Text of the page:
In part one, I discussed how the buildup of inflammatory conditions in the body can contribute to the diseases of aging many people experience.

But in point of fact, you don’t have to be ‘old’ to begin to experience them. Many people in their 40’s and 50’s are all too familiar with diabetes, heart disease, arthritis, osteoporosis, auto immune disease, depression and a host of other ailments that I label the ‘diseases of aging.’

It might be useful to ask ‘what causes all of these in the first place?’

Let’s look at one major contributor: what we eat. In looking at this, we may be exposing a looming and growing healthcare crisis in the US.

It turns out that 79 million people in the US are pre diabetic, and another 20 plus million are ‘officially’ diabetic. That’s about a third of the population.

Why is this important and what does it have to do with preventing and reversing Alzheimer’s?

The types of food we are discussing-primarily sugars, breads and carbohydrates-can, if consumed in excess raise our blood sugar and contribute to insulin resistance. Insulin resistance means just what it says-the body becomes more resistant to utilizing insulin which is key to converting energy into our bodies and-as a bonus, can create inflammation in the body as well.

It’s as if the body has too much of a good thing, becomes imbalanced and these foods begin to be toxic.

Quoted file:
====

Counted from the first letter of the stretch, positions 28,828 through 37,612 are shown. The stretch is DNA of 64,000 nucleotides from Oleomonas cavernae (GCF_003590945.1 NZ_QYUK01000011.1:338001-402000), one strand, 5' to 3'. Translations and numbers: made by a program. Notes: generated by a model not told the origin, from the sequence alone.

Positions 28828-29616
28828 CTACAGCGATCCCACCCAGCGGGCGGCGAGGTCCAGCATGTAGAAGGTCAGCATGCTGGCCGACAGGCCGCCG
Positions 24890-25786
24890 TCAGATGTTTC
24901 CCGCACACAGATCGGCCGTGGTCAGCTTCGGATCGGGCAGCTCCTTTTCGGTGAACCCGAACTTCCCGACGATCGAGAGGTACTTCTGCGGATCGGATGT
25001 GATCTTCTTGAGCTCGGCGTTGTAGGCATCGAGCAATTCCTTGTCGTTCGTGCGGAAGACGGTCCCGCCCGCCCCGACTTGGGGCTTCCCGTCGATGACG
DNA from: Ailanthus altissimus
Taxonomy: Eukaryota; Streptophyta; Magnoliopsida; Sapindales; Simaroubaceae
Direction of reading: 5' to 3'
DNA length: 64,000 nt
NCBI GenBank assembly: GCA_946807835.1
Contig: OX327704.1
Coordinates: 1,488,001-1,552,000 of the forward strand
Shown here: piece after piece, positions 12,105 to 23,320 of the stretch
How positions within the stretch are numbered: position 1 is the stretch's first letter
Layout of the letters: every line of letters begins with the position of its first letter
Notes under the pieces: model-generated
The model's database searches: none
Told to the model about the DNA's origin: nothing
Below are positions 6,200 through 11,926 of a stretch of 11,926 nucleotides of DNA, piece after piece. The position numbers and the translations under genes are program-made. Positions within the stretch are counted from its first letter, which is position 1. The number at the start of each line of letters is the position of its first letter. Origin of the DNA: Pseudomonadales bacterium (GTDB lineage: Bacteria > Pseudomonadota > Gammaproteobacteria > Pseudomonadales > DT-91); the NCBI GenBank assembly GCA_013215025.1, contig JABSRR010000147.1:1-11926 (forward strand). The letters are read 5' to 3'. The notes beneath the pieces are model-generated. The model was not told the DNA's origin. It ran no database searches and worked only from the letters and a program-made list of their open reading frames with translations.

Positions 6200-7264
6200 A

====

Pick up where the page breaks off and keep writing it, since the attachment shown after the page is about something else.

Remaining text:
But the story gets worse. This insulin resistance, typically over years, can, in a certain percentage of people, overflow into the brain. Then the brain begins to mirror this insulin resistance, which in turn can create its own inflammation. And there is yet another by product of this condition-it turns out that 60% of the glucose produced by the body it used by the brain. Due to insulin resistance, the brain cannot convert this energy into a useable form, and mental degeneration is the result

It’s as if the brain is drowning in a sea of plenty.

So let’s look into one possible future: if a third of the population is at one starting point to Alzheimer’s: pre diabetes-and they continue on this path-they may begin to also develop cardiovascular disease and other symptoms which are key contributors to Alzheimer’s. In this view we may be severely underestimating the number of people predicted to be diagnosed with Alzheimer’s in the next 10-20 years.

But here’s the good news-this process is usually decades in the making. Even simple changes in diet-a modest reduction in sugars, finding some alternatives to carbohydrates-can begin to change the outcome for ourselves and millions of Americans, and contribute to the prevention and even reversal of Alzheimer’s and Dementia.

In part 3 I’ll discuss some of the other contributors to inflammation, the role of exercise, and how CranioSacral Therapy can help with prevention and reversal as well.

In the interim, if you want to know more, take a look at my webinar for the pubic-The BodyEnergy Longevity Prescription-How to Live a Long and Healthy Life.